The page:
Ok, so now I'm going to share some of the nitty gritty facts about Uganda! I know you have been waiting!! I've already shared that we had no privacy whatsoever while on the islands. There were kids everywhere and most times they were peeking into the windows anytime anyone was in our "room". The reason "room" is in quotes is because it was a classroom which had been cleared out for us to sleep in. Here is my "home sweet home" on Llolwe Island. I shared it with Deb and Jo. There were also two other tents set up in here for the other ladies on the trip. Ah, the comfort of concrete floors!!
Since the island had no running water the people of Llolwe set up a bathing station for us.
There were 5 very narrow stalls in the structure but it was private. (Sorry don't know why all of a sudden I have underlining???) They carried water from the lake and boiled it for us. We would pour the water into a tub and wash off. Actually, it was VERY refreshing after a hard day of work in the heat and humidity!!
The bathrooms almost everywhere we went were also as primitive. This(below) was my first exposure to a "squatting" toilet. I had imagined much, much worse from the accounts given by last year's team. This was at a convenience store we stopped at on the way to Busiro school.
This was at a bathroom stop we made on Suku Island on our way to Llolwe Island. Those are the edges of my skirt you see at the bottom of the photo. Not only do you have to squat to do your business but the women on the islands always wear skirts so we had to also so as not to offend them. And to answer your next question, Yes, there were geckos, bugs and all sorts of creepy crawlers around (especially at night).
The next photo is the women's bathrooms on Llolwe Island. It was quite a hike up to the bathrooms so in the middle of the night we just went out back of our rooms and squatted in the grass. Primitive camping, anyone???
A discussion several of us had one morning on the way to the bathrooms was really funny. We always had to carry toilet paper with us since there wasn't any in the bathrooms. Jo mentioned that in the States we would have been horrified to carry around our roll of toilet paper but on Llolwe Island it just wasn't any big deal. See what I mean, no privacy. You weren't going to sneak off to "go potty" because with that roll of toilet paper in your hands everyone knew your "business".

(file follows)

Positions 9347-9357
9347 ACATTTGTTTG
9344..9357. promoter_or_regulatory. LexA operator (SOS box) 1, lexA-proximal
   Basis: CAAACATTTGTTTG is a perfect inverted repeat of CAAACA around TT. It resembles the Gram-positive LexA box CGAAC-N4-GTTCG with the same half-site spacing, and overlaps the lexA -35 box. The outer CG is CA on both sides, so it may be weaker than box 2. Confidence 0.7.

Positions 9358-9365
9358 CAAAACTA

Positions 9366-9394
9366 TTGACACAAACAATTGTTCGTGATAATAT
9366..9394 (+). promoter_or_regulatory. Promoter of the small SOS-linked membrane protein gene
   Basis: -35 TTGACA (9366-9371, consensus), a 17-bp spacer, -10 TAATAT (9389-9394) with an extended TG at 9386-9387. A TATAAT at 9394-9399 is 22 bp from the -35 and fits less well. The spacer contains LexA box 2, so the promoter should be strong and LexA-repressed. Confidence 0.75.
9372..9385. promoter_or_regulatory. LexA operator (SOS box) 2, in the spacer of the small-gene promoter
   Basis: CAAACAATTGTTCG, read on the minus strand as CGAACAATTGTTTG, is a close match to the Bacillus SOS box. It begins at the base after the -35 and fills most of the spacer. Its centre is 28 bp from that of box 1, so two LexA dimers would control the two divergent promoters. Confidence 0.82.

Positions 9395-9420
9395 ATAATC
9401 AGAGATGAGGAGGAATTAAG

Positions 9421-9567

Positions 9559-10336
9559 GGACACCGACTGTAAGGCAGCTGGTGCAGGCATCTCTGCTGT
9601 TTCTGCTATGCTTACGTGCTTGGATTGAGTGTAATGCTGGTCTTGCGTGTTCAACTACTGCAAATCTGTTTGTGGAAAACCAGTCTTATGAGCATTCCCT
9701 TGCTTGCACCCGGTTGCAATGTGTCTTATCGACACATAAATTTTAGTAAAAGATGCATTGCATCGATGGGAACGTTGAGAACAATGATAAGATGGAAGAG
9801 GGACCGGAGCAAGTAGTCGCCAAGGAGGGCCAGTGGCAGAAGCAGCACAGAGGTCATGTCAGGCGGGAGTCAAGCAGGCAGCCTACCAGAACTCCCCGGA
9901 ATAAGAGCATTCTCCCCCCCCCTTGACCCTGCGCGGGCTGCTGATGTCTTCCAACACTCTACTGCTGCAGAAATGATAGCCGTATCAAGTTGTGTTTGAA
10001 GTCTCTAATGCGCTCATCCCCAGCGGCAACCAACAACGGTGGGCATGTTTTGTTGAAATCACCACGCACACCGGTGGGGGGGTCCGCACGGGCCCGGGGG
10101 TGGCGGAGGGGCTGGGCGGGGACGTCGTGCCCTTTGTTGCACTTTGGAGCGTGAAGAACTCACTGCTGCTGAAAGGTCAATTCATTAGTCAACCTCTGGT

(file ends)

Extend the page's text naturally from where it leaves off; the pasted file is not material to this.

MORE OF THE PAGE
This was because the Island babies didn't wear diapers. They just squatted wherever they were and went. I saw two little girls run out of the children's meeting we had, pull up their skirts, pull down their pants, squat and pee. They then ran right back into the room and resumed whatever they were doing. Men just stopped on the side of the path and went. My what a culture shock that was.
Now, for those of you who have back or knee problems which would prevent you from squatting, help was there. Rex was kind enough to carry it for us.
The island girls, however, must not have realized what it was since they begged for their pictures to be taken with it. This was taken after our time on the island. YUCK!!
When we reached the lake to leave that day she even offered it to me and said, "Sit". I told her, "No thanks, we will be sitting on the boat for a long time. I'd rather stand." Awkward!!! Although, as this next picture shows, it was always the last thing loaded on the boat because we also used it as a step ladder to get into or out of the boat. Getting out could be a little tricky since not only were we wearing skirts but you had to watch your step so as not to step right down into the middle of the seat!!
The restrooms on Buvuma Island was quite nice. They even had toilet paper in them. This was quite a surprise since we had just finished lunch where we had to eat with our hands because they had no utensils for eatting on the island.
I must tell you that American Port-a-pottys will never be a problem for me again. They are like the Ritz Carlton bathrooms in comparison.
This trip was such a God inspired trip for me. Any of you who know me know I am all about my comfort. I don't like tent camping and never have, although I have done it. My favorite way to camp is at the Holiday Inn. I'll endure an RV if it is completely self contained with shower and my own toilet. Heat and air-conditioning are a must. I have been quoted OFTEN as saying, "I don't like to sweat". But I didn't even hesitate when I was told of the conditions we would be encountering on this trip. I KNEW I was supposed to go and go I did. It was an experience of a lifetime and I hope to never forget a minute of it.
I will never be the same....and that's a good thing.
Thanks for stopping by. More to come!!
(Several of the pictures shared today were from team members Deb, Michelle and Hannah. Thanks girls!!)